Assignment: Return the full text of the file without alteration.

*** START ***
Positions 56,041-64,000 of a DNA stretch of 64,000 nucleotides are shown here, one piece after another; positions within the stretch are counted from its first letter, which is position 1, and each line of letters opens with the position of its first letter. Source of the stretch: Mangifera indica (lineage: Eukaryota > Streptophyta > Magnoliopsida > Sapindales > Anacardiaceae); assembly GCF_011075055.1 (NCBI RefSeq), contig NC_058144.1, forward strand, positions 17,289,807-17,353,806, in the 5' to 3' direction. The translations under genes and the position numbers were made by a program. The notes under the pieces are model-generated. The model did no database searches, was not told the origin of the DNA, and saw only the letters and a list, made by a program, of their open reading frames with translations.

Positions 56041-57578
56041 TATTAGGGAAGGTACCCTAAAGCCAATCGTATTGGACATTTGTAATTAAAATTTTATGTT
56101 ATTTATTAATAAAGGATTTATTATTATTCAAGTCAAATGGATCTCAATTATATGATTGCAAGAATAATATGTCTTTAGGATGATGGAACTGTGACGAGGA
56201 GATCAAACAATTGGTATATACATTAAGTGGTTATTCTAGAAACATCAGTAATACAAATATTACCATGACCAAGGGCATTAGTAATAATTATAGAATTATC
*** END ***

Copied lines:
Positions 56,041-64,000 of a DNA stretch of 64,000 nucleotides are shown here, one piece after another; positions within the stretch are counted from its first letter, which is position 1, and each line of letters opens with the position of its first letter. Source of the stretch: Mangifera indica (lineage: Eukaryota > Streptophyta > Magnoliopsida > Sapindales > Anacardiaceae); assembly GCF_011075055.1 (NCBI RefSeq), contig NC_058144.1, forward strand, positions 17,289,807-17,353,806, in the 5' to 3' direction. The translations under genes and the position numbers were made by a program. The notes under the pieces are model-generated. The model did no database searches, was not told the origin of the DNA, and saw only the letters and a list, made by a program, of their open reading frames with translations.

Positions 56041-57578
56041 TATTAGGGAAGGTACCCTAAAGCCAATCGTATTGGACATTTGTAATTAAAATTTTATGTT
56101 ATTTATTAATAAAGGATTTATTATTATTCAAGTCAAATGGATCTCAATTATATGATTGCAAGAATAATATGTCTTTAGGATGATGGAACTGTGACGAGGA
56201 GATCAAACAATTGGTATATACATTAAGTGGTTATTCTAGAAACATCAGTAATACAAATATTACCATGACCAAGGGCATTAGTAATAATTATAGAATTATC